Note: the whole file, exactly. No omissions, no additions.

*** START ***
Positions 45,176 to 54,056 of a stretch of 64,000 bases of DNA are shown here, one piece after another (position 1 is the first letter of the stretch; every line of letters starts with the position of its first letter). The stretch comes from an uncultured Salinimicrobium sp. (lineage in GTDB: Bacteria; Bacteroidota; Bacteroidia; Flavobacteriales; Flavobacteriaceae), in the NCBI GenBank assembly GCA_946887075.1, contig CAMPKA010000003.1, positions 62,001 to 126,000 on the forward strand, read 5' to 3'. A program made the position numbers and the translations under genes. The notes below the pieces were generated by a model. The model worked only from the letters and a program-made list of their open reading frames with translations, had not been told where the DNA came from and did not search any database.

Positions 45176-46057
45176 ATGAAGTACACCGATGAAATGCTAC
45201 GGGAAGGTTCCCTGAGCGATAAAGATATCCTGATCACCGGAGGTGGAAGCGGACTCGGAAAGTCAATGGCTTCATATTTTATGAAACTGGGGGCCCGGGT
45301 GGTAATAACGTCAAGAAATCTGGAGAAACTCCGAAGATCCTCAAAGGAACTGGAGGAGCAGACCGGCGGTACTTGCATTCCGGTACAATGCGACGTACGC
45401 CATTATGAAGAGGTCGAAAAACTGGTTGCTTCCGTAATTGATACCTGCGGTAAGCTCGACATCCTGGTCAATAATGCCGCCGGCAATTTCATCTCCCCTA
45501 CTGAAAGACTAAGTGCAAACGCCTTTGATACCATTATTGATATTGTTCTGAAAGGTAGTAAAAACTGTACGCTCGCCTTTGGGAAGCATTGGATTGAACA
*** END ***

Positions 45,176 to 54,056 of a stretch of 64,000 bases of DNA are shown here, one piece after another (position 1 is the first letter of the stretch; every line of letters starts with the position of its first letter). The stretch comes from an uncultured Salinimicrobium sp. (lineage in GTDB: Bacteria; Bacteroidota; Bacteroidia; Flavobacteriales; Flavobacteriaceae), in the NCBI GenBank assembly GCA_946887075.1, contig CAMPKA010000003.1, positions 62,001 to 126,000 on the forward strand, read 5' to 3'. A program made the position numbers and the translations under genes. The notes below the pieces were generated by a model. The model worked only from the letters and a program-made list of their open reading frames with translations, had not been told where the DNA came from and did not search any database.

Positions 45176-46057
45176 ATGAAGTACACCGATGAAATGCTAC
45201 GGGAAGGTTCCCTGAGCGATAAAGATATCCTGATCACCGGAGGTGGAAGCGGACTCGGAAAGTCAATGGCTTCATATTTTATGAAACTGGGGGCCCGGGT
45301 GGTAATAACGTCAAGAAATCTGGAGAAACTCCGAAGATCCTCAAAGGAACTGGAGGAGCAGACCGGCGGTACTTGCATTCCGGTACAATGCGACGTACGC
45401 CATTATGAAGAGGTCGAAAAACTGGTTGCTTCCGTAATTGATACCTGCGGTAAGCTCGACATCCTGGTCAATAATGCCGCCGGCAATTTCATCTCCCCTA
45501 CTGAAAGACTAAGTGCAAACGCCTTTGATACCATTATTGATATTGTTCTGAAAGGTAGTAAAAACTGTACGCTCGCCTTTGGGAAGCATTGGATTGAACA